14 Sep IS THE RISE IN THE CPI A ONE-OFF EVENT?
Core consumer prices rose considerably more than expected in August, a rise principally due to a 5.4% surge in used car prices. Such an increase is unusual this early in the recovery cycle, a rise that reflects problems with dwindling supply. As noted several times, goods production is continuing to lag behind the rebound in spending, problems that I think are only going to become more acute over the next few months given the disruptions in the supply chain.
The data clearly indicates durable good prices are rising faster than expected, as evidenced in the CPI by the greatest price gain in household furnishings since 1991.
In my view, perhaps the greatest surprise in the CPI data was the anemic reading for Owners Equivalent Rent (OER), or the how much someone thinks they can rent their house if it was indeed rental. OER is about 32% of the CPI, dropped precipitously in 2008-09 and has not rebounded. Historically OER is tied to home prices.
As discussed, home prices are now rising in the secondary and tertiary cities, an increase that was anemic since 2010. Is OER about to rebound? The answer to this question is pivotal in determining potential inflationary pressures.
This is FOMC meeting week. Will the post meeting statement mention the unexpected pressure on prices, an environment few had anticipated given the complete collapse of the economy?
The annual inflation rates are still lower than the Fed’s speed limit but this is the result of the sharp drop off in prices in the early stages of the pandemic, an event that is perhaps unlikely to be repeated.
Radically changing topics, it is well documented that one of the hallmarks of the five-month equity rally is the lack of breadth. Stock index gains were led by a fairly narrow cohort of names. Bloomberg opines this sort of price action is characteristic of major market peak utilizing the 2000 dot com bubble as reference.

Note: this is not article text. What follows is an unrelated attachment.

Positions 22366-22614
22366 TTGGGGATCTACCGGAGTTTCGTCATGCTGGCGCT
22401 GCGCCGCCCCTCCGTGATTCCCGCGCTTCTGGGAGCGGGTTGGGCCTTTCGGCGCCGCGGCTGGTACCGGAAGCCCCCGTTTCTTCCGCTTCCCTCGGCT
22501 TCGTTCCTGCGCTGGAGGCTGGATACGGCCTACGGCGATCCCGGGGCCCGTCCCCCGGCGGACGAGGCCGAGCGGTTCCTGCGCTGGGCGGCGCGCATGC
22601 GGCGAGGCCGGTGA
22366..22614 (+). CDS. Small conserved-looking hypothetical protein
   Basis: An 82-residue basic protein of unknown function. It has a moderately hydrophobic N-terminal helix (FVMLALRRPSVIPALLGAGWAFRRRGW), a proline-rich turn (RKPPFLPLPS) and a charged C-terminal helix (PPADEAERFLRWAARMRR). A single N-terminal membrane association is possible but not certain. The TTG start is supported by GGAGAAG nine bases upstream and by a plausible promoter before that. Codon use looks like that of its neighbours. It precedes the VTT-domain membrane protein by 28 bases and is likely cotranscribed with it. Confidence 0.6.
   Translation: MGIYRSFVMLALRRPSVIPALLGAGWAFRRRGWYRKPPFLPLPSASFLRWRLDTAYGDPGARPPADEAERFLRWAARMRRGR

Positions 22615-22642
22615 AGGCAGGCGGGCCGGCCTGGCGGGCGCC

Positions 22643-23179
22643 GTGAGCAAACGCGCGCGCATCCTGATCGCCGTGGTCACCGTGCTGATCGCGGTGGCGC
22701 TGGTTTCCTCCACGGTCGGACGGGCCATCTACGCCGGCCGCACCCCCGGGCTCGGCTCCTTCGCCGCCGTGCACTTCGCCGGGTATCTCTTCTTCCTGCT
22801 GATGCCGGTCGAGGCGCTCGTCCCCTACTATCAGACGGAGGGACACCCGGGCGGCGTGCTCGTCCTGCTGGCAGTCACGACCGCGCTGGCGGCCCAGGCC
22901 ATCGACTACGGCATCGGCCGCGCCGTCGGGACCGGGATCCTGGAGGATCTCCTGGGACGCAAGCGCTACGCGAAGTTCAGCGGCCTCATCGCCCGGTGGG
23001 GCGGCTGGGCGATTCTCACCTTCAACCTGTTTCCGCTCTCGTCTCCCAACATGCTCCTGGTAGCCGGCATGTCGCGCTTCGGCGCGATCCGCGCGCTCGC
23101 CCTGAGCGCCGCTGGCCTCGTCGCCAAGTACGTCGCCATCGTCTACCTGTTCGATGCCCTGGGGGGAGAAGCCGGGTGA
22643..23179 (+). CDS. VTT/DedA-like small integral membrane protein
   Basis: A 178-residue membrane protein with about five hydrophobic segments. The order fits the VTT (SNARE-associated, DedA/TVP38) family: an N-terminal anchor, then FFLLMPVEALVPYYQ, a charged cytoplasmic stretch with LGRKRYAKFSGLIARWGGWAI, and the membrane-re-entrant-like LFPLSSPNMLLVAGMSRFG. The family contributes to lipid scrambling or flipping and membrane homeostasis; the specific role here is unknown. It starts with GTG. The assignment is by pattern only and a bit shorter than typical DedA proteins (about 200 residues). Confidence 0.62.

Bloomberg stated there were four occasions between August 18 and August 26 where the S & P 500 rallied but the number of losing stocks outpaced the winners by at least 100. Bloomberg writes this matches the total for the entirety of 2019 and indeed exceeds the count for most years since the end of the dot-com bubble.
Many are perplexed about the current 11% selloff since September 2 given the lack of an accepted catalyst. I will continue to argue it is the result of ambiguous Fed policy, a policy which will tolerate an above average inflation rate for a period of time. The issue at hand that neither a rate nor period has been identified.
In my view there is a correlation back to the pre-Labor Day dovish comments made by FRB Chair Powell, comments that were first viewed as bullish for the NASDAQ 100. As indicated above, these open-ended inflation statements might be now viewed as bearish for interest rates and inflation are a primary determinate of equity valuations.
Moreover, and quoting First Trust because of COVID the NASDAQ 100—or should I say the NASDAQ 5—has already experienced six years of revenue growth in six months and the handful of equities are priced that such growth will continue into eternity and that interest rates/inflation will remain benign. Obviously, this is unrealistic and perhaps the NASDAQ 100 is beginning to acknowledge this environment.
What will happen this week? As noted there is a Fed meeting. Economic statistics released include Industrial Production and Capacity Utilization, several regional manufacturing indices, retail sales and various housing statistics. How will all be interpreted?
Last night the foreign markets were mixed. London was down 0.21%, Paris up 0.11% and Frankfurt down 0.13%. China was up 0.57%, Japan up 0.65% and Hang Sang up 0.56%.
The Dow should open nominally higher amid a flurry of deal activity and signs of progress toward a vaccine. The 10-year is off 3/32 to yield 0.68%.